The last few years have been testing times for TLC. It's the biggest-selling female trio ever, but TLC has also been burdened with bankruptcy, battles with management and label, and, more recently, public squabbles that threatened to split the group in the wake of its most successful album, "FanMail." Not only has it sold 8 million copies but it's earned a slew of Grammy nominations, including the power categories of album of the year, record of the year (for the caustic "No Scrubs") and song of the year (for the inspirational "Unpretty").
No particular tensions were apparent onstage at MCI Center last night, and though there were no group hugs, there was a good chemistry, shared energy and common focus. At one point, Lisa "Left Eye" Lopes, usually portrayed as the troublemaker, spoke out, insisting "nothing but positive vibes in the house tonight. . . . TLC is forever, baby!"
Unfortunately it seemed to take forever for TLC to get going. There was an excruciating 75-minute delay after a brief set by hot commodity Christina Aguilera, and for many, anticipation turned to annoyance even as cheers turned into hand-clapping entreaties. As it was, TLC junked a mid-concert segment in which each member--the others are Tionne "T-Boz" Watkins and Rozonda "Chilli" Thomas--was to have had a solo showcase.
To make matters worse, the sound mix was generally overbearing, often drowning out the vocals or muddying them at the expense of high-tech, hip-hop flavored grooves. This mostly affected Watkins, whose husky vocals are TLC's strongest musical element, particularly on songs like "Silly Ho," "Creep" and the sultry come-on, come-ons of "Red Light Special."
Thomas, a more traditional sweet-voiced singer, proved the most engaging personality, defined by a radiant, ever-present smile that belied a foot injury exacerbated by the group's hyperkinetic choreography (after a visit earlier in the day to George Washington University Hospital, Thomas ended the show hobbling on a cane). As for Lopes, she's a deft albeit limited rapper whose sassy mischievousness underscored her other nickname as the first element in TLC's motto, "crazysexycool." She shone on the harsh but hopeful autobiography of "My life" and elsewhere added a jolt of street toughness to Watkins's postmodern R&B.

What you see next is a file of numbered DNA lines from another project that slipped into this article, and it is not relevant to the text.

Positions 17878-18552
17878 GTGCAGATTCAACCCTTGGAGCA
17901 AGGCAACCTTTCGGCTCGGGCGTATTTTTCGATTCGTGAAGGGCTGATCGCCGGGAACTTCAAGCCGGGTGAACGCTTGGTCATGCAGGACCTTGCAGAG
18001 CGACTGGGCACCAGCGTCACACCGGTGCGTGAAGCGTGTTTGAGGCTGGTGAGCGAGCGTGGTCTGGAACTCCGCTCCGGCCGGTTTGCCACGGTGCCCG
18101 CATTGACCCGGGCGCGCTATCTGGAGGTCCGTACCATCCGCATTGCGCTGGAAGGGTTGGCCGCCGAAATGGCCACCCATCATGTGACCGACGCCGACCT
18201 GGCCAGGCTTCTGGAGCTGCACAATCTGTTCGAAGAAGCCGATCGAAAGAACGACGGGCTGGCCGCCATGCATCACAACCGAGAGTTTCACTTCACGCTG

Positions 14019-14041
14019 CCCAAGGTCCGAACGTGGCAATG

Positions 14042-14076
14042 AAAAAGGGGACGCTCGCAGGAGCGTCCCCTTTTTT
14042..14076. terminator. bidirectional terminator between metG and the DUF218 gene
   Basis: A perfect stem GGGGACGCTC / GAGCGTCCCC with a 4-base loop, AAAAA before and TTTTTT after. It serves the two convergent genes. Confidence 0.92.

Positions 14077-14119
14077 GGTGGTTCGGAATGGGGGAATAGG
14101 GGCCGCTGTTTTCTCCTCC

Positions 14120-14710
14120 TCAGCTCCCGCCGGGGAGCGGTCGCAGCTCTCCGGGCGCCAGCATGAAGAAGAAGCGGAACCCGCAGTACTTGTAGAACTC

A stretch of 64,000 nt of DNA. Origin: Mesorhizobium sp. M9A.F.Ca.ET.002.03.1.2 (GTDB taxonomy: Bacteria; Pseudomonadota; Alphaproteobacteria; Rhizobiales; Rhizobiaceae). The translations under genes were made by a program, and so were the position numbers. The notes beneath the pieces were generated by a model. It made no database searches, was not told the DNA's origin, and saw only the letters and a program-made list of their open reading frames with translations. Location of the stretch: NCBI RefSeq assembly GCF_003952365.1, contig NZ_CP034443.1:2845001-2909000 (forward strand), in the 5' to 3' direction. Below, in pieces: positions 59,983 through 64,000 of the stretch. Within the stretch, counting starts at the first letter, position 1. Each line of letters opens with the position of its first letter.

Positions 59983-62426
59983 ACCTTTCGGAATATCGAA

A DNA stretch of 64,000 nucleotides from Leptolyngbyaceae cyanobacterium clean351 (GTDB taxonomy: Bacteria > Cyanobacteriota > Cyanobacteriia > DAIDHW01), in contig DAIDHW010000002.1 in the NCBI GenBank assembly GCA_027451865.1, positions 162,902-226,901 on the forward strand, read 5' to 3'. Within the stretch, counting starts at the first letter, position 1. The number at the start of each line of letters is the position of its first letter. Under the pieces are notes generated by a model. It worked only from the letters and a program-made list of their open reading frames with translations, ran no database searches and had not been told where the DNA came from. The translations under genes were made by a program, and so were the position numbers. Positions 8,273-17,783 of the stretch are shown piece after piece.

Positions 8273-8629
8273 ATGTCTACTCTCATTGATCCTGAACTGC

On this, their first headlining tour, TLC rose up from the floor onto a set with futuristic elements, notably an oval video screen that occasionally featured a computer-generated robot offering commentary, segues and, most important, opportunities for several crucial costume changes. For a powerhouse medley of their early hits "Ain't 2 Proud 2 Beg," "What About Your Friend" and "Baby Baby Baby," TLC wore spray-painted jumpsuits. For "Creep" and "Red Light Special," they donned silky pajamas.
For "Unpretty," TLC dressed up the stage with several dozen girls plucked from the audience to sing along on this anthem of inner beauty and the cost of trying to maintain false societal standards. Many of TLC's songs have a social edge and feature self-empowering feminist messages, whether the propulsive Latin-flavored protest of "Shout," the consciousness-raising "Waterfalls" (whose violence and sex scenarios were clumsily acted out by dancers) or "No Scrubs," the nasty, show-ending kiss-off that ruled the charts last year and made so many fellas uncomfortable.
It was clear from the keening screams greeting Aguilera that many in the youthful audience were there to see pop's current teen queen (her debut album has sold more than 6 million copies). Though she's been fighting a head cold and sounded as if she had a touch of laryngitis when she spoke, Aguilera proved game in her somewhat shortened set, which kicked off with her chart-topping debut single, "Genie in a Bottle." It's frothy, formulaic dance-pop and years from now it will be remembered as the song that launched Aguilera, not the song that defined her.
For one thing, her voice is too big, too rich to be contained by such slight material, and even with a cold Aguilera can clearly sing rings around her peers. What was evident on big ballads like "So Emotional" and the genial empowerment anthem "What a Girl Wants" is that the 19-year-old is poised to move into the diva territory of Whitney Houston and Mariah Carey, a notion underscored in her searing, melisma-fueled rendition of "At Last," an R&B standard associated with Etta James. Accompanied only by piano, Aguilera offered a glimpse of James's past, and possibly her future.